"Congratulations, seems like you done it again. I ain't had such misery, since I don't know when."


Ending with the question, "Can't a man and a woman live together in peace?" some beautiful electric piano by Larry Knechtel provides the soft landing. Meticulous in every way, I don't think that he has ever made a better record. Bigger commercial splashes would follow, though artistically, it was all done best here.

I viewed Simon and Garfunkel as basically a three-way partnership. Each person had a relatively equal say. So in other words, if Roy (engineer Roy Halee) and Artie said, Let's do a long ending on "The Boxer'", I said, two out of three, and did it their way. I didn't say, Hey that's my song, It wasn't until my own album that I ever started to think to myself, What do I really like?" On my own album, I learned every aspect of it has to be your own judgment. You have to say, wait a minute, is that the right tempo? Is that the right take? It's your decision. Nobody else can do it.

Left to his own devices, he would not disappoint.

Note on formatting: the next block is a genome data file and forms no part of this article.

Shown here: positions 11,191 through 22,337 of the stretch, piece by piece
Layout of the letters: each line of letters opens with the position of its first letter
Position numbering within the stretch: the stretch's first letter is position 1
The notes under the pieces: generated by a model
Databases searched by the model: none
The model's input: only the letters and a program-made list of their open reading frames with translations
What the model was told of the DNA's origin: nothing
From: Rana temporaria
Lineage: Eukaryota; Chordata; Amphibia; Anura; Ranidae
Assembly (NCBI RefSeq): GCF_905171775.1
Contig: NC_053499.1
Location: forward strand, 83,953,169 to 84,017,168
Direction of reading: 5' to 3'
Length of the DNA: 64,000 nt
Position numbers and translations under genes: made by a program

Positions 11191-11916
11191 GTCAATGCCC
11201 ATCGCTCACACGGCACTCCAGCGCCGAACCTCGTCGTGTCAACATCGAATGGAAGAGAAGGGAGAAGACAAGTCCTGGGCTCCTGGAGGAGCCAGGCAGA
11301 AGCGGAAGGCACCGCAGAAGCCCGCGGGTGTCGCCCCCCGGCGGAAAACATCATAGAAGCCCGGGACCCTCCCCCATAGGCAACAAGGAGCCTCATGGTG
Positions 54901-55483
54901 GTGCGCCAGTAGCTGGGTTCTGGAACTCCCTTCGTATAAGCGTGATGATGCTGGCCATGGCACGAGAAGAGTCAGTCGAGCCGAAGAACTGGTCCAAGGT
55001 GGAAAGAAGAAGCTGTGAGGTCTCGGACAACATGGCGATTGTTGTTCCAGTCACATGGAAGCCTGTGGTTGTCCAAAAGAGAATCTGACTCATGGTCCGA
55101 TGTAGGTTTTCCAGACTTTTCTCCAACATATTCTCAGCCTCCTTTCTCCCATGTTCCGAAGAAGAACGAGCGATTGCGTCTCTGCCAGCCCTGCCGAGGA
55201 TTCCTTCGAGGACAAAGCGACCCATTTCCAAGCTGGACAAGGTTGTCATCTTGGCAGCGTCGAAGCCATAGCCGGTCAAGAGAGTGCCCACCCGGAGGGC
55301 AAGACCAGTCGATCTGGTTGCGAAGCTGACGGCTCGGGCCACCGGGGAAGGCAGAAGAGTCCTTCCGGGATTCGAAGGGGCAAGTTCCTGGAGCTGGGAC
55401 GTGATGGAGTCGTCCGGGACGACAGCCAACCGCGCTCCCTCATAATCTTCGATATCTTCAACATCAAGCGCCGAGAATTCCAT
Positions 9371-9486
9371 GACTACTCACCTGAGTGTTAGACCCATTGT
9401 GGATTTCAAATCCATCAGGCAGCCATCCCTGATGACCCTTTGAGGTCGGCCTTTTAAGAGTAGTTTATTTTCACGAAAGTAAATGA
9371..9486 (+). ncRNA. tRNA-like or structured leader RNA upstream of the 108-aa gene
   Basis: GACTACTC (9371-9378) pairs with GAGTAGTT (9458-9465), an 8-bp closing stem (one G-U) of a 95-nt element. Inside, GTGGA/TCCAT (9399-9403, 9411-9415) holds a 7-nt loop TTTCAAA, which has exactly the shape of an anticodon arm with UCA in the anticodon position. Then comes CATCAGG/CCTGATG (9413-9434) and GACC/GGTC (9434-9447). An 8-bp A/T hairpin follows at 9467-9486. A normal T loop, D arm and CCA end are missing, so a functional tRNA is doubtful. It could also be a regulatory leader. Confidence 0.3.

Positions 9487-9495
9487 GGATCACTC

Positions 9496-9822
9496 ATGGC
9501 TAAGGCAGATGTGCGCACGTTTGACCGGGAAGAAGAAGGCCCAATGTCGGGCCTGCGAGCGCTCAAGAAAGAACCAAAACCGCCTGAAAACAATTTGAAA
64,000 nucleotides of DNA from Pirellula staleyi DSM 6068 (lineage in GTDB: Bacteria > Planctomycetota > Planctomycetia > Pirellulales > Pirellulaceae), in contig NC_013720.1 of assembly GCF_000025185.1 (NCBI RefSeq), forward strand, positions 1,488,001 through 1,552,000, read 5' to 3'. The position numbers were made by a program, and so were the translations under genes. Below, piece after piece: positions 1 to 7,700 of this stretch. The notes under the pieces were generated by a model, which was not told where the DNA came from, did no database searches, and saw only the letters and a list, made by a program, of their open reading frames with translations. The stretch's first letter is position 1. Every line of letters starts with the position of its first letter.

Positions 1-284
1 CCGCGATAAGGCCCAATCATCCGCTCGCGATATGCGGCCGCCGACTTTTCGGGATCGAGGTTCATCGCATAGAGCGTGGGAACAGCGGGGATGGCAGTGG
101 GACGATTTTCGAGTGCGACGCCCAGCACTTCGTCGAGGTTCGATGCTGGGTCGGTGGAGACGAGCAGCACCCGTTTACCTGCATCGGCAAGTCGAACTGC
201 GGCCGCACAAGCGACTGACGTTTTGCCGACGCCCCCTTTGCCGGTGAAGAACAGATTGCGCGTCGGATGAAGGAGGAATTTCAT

Tuesday, May 10, 2016


With so many great musicians leaving the planet of late, it is great to see one ready to make another trip around the sun. Donovan Leitch celebrates his 70th today. He is caught in the act here in his late twenties.

Friday, April 29, 2016


Twenty years (and change) pass in the time that it takes a ninja to overtake you in a shady grove.

Monday, April 25, 2016


When Prince started to grab the mass libido in the eighties, I didn't pay proper attention to what he was doing. Caught up a couple of years later, only to find the fingerprints of multi-faceted genius all over the music. "Alphabet Street" and "Hot Thing" are my two favourite individual tunes, though there is so much to explore. (The Black Album and Sign of the Times are great audio spaces to get lost in for awhile.)